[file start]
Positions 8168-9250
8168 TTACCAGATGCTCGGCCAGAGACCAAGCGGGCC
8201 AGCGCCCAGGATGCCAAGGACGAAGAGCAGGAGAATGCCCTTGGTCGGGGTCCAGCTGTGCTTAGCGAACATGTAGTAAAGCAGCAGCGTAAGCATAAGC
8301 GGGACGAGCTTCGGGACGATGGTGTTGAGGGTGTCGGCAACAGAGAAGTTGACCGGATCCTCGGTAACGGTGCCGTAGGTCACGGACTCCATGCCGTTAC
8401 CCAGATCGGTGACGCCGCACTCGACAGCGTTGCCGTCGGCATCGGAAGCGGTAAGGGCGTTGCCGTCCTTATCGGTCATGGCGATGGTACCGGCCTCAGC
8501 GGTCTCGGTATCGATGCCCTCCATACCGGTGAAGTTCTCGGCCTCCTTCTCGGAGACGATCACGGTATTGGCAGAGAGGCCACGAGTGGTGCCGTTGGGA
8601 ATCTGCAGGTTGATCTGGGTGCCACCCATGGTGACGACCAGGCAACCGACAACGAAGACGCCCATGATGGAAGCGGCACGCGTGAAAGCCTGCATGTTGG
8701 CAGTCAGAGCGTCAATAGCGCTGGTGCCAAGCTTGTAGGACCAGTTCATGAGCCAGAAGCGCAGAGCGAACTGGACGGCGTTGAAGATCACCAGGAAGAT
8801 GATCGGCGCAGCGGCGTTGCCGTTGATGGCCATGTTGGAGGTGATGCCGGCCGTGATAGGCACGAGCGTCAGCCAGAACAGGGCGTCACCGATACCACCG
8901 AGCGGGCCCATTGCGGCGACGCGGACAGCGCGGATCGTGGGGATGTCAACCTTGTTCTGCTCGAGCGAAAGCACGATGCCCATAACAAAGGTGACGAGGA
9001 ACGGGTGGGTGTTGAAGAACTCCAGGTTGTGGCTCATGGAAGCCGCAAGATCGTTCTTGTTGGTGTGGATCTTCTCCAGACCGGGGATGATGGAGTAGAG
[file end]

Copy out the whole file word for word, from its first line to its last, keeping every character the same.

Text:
Positions 8168-9250
8168 TTACCAGATGCTCGGCCAGAGACCAAGCGGGCC
8201 AGCGCCCAGGATGCCAAGGACGAAGAGCAGGAGAATGCCCTTGGTCGGGGTCCAGCTGTGCTTAGCGAACATGTAGTAAAGCAGCAGCGTAAGCATAAGC
8301 GGGACGAGCTTCGGGACGATGGTGTTGAGGGTGTCGGCAACAGAGAAGTTGACCGGATCCTCGGTAACGGTGCCGTAGGTCACGGACTCCATGCCGTTAC
8401 CCAGATCGGTGACGCCGCACTCGACAGCGTTGCCGTCGGCATCGGAAGCGGTAAGGGCGTTGCCGTCCTTATCGGTCATGGCGATGGTACCGGCCTCAGC
8501 GGTCTCGGTATCGATGCCCTCCATACCGGTGAAGTTCTCGGCCTCCTTCTCGGAGACGATCACGGTATTGGCAGAGAGGCCACGAGTGGTGCCGTTGGGA
8601 ATCTGCAGGTTGATCTGGGTGCCACCCATGGTGACGACCAGGCAACCGACAACGAAGACGCCCATGATGGAAGCGGCACGCGTGAAAGCCTGCATGTTGG
8701 CAGTCAGAGCGTCAATAGCGCTGGTGCCAAGCTTGTAGGACCAGTTCATGAGCCAGAAGCGCAGAGCGAACTGGACGGCGTTGAAGATCACCAGGAAGAT
8801 GATCGGCGCAGCGGCGTTGCCGTTGATGGCCATGTTGGAGGTGATGCCGGCCGTGATAGGCACGAGCGTCAGCCAGAACAGGGCGTCACCGATACCACCG
8901 AGCGGGCCCATTGCGGCGACGCGGACAGCGCGGATCGTGGGGATGTCAACCTTGTTCTGCTCGAGCGAAAGCACGATGCCCATAACAAAGGTGACGAGGA
9001 ACGGGTGGGTGTTGAAGAACTCCAGGTTGTGGCTCATGGAAGCCGCAAGATCGTTCTTGTTGGTGTGGATCTTCTCCAGACCGGGGATGATGGAGTAGAG